Du­nia El Khoury and the women lead­ing devel­op­ment in Deir Al Ah­mar

Lebanon Traveler - - CONTENTS -

In a north­east Bekaa vil­lage, the Women’s As­so­ci­a­tion of Deir Al Ah­mar has re­de­fined the role of its women. The founder, Du­nia El Khoury, shares their vi­sion for a sus­tain­able fu­ture

Orig­i­nally from Ghadir, Du­nia El Khoury’s adopted vil­lage of Deir Al Ah­mar and its women have be­come her life’s pas­sion. She set up the Women’s As­so­ci­a­tion of Deir Al Ah­mar (W.A.D.A.) in 1991, a non-profit ded­i­cated to sus­tain­able devel­op­ment and em­pow­er­ing women, which gained legal sta­tus in 1994. The vol­un­teer-led ini­tia­tive, which counts 50 women among its mem­bers, is a pow­er­ful ex­am­ple of how sus­tain­able devel­op­ment can come from within a com­mu­nity and in 2002 it was rec­og­nized for its achieve­ments with the Dubai In­ter­na­tional Award for Best Prac­tices to Im­prove the Living En­vi­ron­ment.

“My hus­band is from Deir Al Ah­mar. I got mar­ried there. I sug­gested to him that we should do some­thing to sup­port the lo­cal com­mu­nity. It’s a very rich area but we don’t re­ally know about its re­sources,” El Khoury says. “This is why I founded the or­ga­ni­za­tion. It’s a long process but it’s very well im­ple­mented as the project is re­ally com­ing from the lo­cal com­mu­nity.”

Deir Al Ah­mar has im­por­tant his­tor­i­cal sig­nif­i­cance, lo­cated on the Ro­man road con­nect­ing Baal­bek to By­b­los. It stands at the cross­roads be­tween Phoeni­cian, Ro­man and Greek her­itage and the ru­ins of those civ­i­liza­tions can still be seen. Im­pres­sive nat­u­ral land­scapes and moun­tains sur­round Deir Al Ah­mar. Its many wa­ter springs and rich fer­tile lands have cre­ated a re­gion abun­dant in bio­di­ver­sity. W.A.D.A.’S mis­sions are many, all with an eco­tourism slant and a fo­cus on self-sus­tain­abil­ity and pro­tect­ing the vil­lage’s nat­u­ral, cul­tural and his­tor­i­cal her­itage. The as­so­ci­a­tion aims to im­prove the life of the lo­cal com­mu­nity, in­volve women in devel­op­ment, train dis­em­pow­ered groups such as women, youth and farm­ers and de­velop agro, ru­ral, re­li­gious and eco tourism.

Deir Al Ah­mar’s W.A.D.A. cen­ter has acted as an in­cu­ba­tor for the com­mu­nity since it opened. It’s the head­quar­ters for the as­so­ci­a­tion and the site of its many ac­tiv­i­ties. Sur­rounded by vast gar­dens, it houses an industrial-sized kitchen where lo­cal women pre­pare re­gional dishes with lo­cal pro­duce such as maakroun bi toum, kaak bil halib, khobeyz’e borghol, freekeh and kebbeh hazineh. They pro­vide a cater­ing ser­vice and share the culi­nary her­itage of the area by pre­par­ing mouneh in the pro­duc­tion cen­ter to be sold around the coun­try. Re­gional crafts are also made in the cen­ter and it’s be­come an ed­u­ca­tional hub for lo­cals.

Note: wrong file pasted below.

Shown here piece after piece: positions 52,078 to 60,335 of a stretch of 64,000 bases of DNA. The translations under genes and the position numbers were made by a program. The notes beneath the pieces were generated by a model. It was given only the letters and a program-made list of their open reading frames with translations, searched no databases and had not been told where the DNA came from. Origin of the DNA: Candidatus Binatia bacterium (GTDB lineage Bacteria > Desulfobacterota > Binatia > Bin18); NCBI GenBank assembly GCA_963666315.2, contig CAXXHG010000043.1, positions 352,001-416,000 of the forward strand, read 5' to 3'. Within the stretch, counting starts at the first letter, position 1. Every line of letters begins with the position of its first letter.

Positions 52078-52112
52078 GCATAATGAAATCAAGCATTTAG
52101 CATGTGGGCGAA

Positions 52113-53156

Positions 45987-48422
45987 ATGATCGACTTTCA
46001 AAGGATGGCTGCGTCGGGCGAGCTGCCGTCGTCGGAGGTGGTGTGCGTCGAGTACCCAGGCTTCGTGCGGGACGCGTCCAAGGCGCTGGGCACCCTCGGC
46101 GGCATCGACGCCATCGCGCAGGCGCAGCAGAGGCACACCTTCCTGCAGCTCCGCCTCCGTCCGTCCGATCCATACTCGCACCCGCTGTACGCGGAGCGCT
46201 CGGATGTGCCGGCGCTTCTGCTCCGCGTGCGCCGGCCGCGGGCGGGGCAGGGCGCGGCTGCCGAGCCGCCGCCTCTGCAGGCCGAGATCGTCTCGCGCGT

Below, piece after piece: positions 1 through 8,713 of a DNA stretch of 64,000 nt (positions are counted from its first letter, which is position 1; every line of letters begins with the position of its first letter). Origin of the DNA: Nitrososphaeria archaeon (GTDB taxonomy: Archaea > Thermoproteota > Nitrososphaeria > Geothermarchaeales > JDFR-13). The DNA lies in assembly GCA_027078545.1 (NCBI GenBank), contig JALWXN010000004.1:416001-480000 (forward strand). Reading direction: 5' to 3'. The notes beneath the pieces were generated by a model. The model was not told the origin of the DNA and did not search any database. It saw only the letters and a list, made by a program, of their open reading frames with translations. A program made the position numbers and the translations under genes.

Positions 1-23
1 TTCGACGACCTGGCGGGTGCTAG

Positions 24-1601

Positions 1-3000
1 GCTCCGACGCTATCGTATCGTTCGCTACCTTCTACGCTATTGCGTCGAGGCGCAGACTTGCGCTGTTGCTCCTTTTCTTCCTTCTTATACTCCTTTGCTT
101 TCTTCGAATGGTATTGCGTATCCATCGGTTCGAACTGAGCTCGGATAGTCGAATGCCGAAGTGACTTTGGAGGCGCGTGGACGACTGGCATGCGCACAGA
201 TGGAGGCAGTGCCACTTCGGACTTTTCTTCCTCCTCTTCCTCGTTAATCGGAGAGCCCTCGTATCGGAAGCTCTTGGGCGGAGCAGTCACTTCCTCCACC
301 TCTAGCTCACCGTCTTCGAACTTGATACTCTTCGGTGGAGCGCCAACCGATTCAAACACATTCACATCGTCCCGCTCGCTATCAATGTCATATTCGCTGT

“We wanted to en­hance the role of women and im­prove the living en­vi­ron­ment in the ru­ral ar­eas in Deir Al Ah­mar,” El Khoury says. “It’s our vil­lage. We have to fight to im­prove the en­vi­ron­ment be­cause it’s a ru­ral area, and there are lots of prob­lems like migration. It’s our role to con­trib­ute to sus­tain­able devel­op­ment.”

W.A.D.A. has also put a struc­ture in place to ac­ti­vate and im­prove ru­ral and eco­tourism to at­tract tourists, pro­vide in­come for lo­cal fam­i­lies and kick start the lo­cal econ­omy. They work with lo­cal farm­ers to pro­mote or­ganic farm­ing and sup­port two or­ganic winer­ies, Barka Wine and La Cou­vent Rouge. There is a net­work of 30 guest­houses, with lo­cals en­cour­aged to ren­o­vate their homes and open them to vis­i­tors. W.A.D.A. has launched var­i­ous

It’s our vil­lage. We have to fight to im­prove the en­vi­ron­ment

en­vi­ron­men­tal aware­ness cam­paigns and worked with lo­cal schools on pa­per re­cy­cling. The as­so­ci­a­tion has re­cently launched a new small grants project Zaater and Zayzafoon, which cul­mi­nates in a week­end fes­ti­val in May. The project pro­motes the con­ser­va­tion of za­atar (wild thyme) and zayzafoon, a flow­er­ing tree, both na­tive to the re­gion but in decline. “We want the lo­cal com­mu­nity to re­plant th­ese trees be­cause there are only a few left. Through the an­nual fes­ti­val our ob­jec­tive is to con­serve th­ese two species which are at risk,” El Khoury says.

“There are eco­nomic op­por­tu­ni­ties in ru­ral tourism; it’s very im­por­tant for us. Through this we can sup­port the lo­cal com­mu­nity and have di­rect in­come,” El Khoury says. Though the coun­try’s cur­rent po­lit­i­cal in­sta­bil­ity has posed a chal­lenge in bring­ing tourists into the vil­lage, El Khoury is con­fi­dent that they now have the right struc­ture in place for a sus­tain­able fu­ture. “We’re con­vinced it’s an im­por­tant sec­tor for us.”

It’s W.A.D.A.’S “bot­tom-up” ap­proach to devel­op­ment, di­rectly in­volv­ing the lo­cals, that’s clearly the key to its suc­cess. Lo­cal women have been given a voice and now have an ac­tive role in the vil­lage’s devel­op­ment. “Be­fore women had no role, now they are very strong. Now there is a big change in the com­mu­nity. Women are fight­ing to have a role in de­ci­sion­mak­ing and as a re­sult the opin­ion of men to­wards them has changed.”

Du­nia El Khoury (third from the right) in the vil­lage of Deir Al Ah­mar

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